PhRMA launches 7-figure ad campaign against Democrats’ drug pricing measures

The Pharmaceutical Research and Manufacturers of America (PhRMA) announced Wednesday that it is launching a seven-figure ad campaign against the proposals moving through Congress to lower prescription drug prices. 

The group also released an open letter signed by the heads of all of its member companies pointing to the COVID-19 vaccines and treatments developed by the industry and arguing the proposals would “sacrifice future medical advances.”

The moves are part of an aggressive campaign against the measures to lower drug prices backed by congressional Democrats, which threaten to take a large chunk of money out of the pharmaceutical industry. 

The Congressional Budget Office (CBO) estimated that House Democrats’ leading bill, known as H.R. 3, would save the government almost $500 billion over 10 years on prescription drugs and lower the cost of drugs by about 50 percent by allowing the secretary of Health and Human Services to negotiate prices. 

The push from PhRMA, long known as a powerful force in Washington, comes as congressional Democrats are pressing forward with legislation to lower drug prices as part of their $3.5 trillion reconciliation package. 

The details of the final legislation remain unclear, though, particularly after three moderate House Democrats, Reps. Kurt Schrader (Ore.), Kathleen Rice (N.Y.), and Scott Peters (Calif.), said Tuesday they would vote against H.R. 3 in the House Energy and Commerce Committee and that they instead wanted a more scaled-back measure. 

Advocates have accused the three lawmakers of being beholden to the pharmaceutical industry. 

“Big Pharma will spend, do, and say whatever it takes to defeat any legislation that will curb its unilateral power to dictate prices of prescription drugs,” David Mitchell, founder of the group Patients for Affordable Drugs Now, said on Tuesday.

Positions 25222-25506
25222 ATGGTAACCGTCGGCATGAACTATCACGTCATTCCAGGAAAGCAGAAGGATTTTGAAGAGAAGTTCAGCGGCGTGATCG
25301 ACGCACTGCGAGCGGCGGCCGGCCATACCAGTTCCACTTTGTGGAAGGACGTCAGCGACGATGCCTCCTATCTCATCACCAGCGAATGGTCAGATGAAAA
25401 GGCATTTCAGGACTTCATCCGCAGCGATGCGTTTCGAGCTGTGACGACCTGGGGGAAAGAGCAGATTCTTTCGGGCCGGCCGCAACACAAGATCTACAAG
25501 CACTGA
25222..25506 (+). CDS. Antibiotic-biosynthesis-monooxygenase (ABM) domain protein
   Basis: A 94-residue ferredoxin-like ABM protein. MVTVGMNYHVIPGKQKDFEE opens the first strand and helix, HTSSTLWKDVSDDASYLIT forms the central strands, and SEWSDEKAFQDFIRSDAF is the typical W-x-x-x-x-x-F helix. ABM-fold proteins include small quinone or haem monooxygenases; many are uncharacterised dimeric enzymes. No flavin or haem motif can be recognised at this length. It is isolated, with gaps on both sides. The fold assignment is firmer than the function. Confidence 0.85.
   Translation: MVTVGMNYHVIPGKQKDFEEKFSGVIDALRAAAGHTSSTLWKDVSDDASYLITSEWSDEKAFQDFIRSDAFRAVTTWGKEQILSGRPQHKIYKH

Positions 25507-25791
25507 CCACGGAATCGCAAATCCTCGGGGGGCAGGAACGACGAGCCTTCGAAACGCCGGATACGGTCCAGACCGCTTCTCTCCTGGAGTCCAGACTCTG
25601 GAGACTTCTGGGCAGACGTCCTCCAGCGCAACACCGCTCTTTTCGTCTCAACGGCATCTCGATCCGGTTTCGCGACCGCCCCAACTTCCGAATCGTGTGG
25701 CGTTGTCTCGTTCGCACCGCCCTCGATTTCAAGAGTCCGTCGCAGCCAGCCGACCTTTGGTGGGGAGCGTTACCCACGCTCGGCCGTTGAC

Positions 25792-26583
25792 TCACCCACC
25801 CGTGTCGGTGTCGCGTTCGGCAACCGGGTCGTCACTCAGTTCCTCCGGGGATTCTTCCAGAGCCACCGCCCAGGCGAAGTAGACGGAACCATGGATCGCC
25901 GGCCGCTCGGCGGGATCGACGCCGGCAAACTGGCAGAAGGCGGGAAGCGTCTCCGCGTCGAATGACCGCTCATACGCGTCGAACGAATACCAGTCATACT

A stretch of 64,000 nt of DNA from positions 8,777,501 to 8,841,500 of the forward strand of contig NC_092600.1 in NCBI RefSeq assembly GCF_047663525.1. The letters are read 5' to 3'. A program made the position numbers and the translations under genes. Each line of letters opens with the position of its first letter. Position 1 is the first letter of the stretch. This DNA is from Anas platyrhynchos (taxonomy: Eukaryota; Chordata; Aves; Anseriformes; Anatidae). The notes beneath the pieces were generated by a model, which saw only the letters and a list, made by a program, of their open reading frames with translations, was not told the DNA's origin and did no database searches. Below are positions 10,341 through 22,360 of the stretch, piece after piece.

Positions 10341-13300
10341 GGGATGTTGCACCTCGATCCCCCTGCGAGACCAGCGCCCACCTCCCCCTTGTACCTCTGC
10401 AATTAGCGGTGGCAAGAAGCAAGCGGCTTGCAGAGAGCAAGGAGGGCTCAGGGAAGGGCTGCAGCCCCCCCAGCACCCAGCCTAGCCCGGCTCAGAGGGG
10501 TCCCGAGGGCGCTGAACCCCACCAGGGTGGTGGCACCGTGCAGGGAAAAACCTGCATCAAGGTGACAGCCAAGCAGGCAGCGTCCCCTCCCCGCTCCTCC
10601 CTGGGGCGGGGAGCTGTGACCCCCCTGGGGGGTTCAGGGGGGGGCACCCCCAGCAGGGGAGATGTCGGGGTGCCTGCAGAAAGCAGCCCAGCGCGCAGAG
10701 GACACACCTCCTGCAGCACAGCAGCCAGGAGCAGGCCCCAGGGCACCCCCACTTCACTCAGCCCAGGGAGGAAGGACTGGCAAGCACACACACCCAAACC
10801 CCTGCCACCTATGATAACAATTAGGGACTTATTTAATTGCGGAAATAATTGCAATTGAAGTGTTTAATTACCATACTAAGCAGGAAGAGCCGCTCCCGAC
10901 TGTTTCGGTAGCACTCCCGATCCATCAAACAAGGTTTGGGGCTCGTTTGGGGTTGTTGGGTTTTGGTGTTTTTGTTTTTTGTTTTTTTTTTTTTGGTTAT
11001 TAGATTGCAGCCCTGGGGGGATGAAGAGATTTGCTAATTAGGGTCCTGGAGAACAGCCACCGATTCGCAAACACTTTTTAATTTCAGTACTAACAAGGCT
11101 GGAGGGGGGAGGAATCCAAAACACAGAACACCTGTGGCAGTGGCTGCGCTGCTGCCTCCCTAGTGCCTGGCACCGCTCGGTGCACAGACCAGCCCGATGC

In its ad, PhRMA states that the new drug pricing measure would mean politicians would be deciding what “medicines you can and can’t get.” 

“Politicians say they want to negotiate medicine prices in Medicare,” the new ad states. “But make no mistake: What politicians mean is they’ll decide which medicines you can and can’t get.”

Tricia Neuman, a Medicare expert at the Kaiser Family Foundation, pushed back on that claim, noting that the legislation in Congress would not allow the government to decide not to cover certain drugs.

“The bill working its way through Congress focuses on drug prices,” Neuman wrote in an email. “There’s really nothing in the proposal that would allow the government to decide which medications people on Medicare can get.”

Allowing the secretary of Health and Human Services to negotiate lower drug prices, the center of Democrats’ measures, is extremely popular with voters in polls. 

A Kaiser Family Foundation poll earlier this year found almost 90 percent of the public favors the idea.

PhRMA points out that the same poll found that when people were told that the proposals “could lead to less research and development of new drugs,” support dropped to just 32 percent. 

When H.R. 3 passed the House in 2019, the CBO estimated it would result in eight fewer drugs being introduced over a 10-year period, out of about 300 drugs expected to be introduced in total over that time. 

Ken Frazier, executive chairman of Merck, told reporters that under H.R. 3, “We will lose that substantial funding for R&D, which means we will forego many important discoveries that will have an impact not just on the economy, not just on this industry, but on the many people who are waiting for those cures and treatments to come forward.”

Tags budget reconciliation package Kathleen Rice Kurt Schrader Medicaid Medicare prescription drug prices Scott Peters
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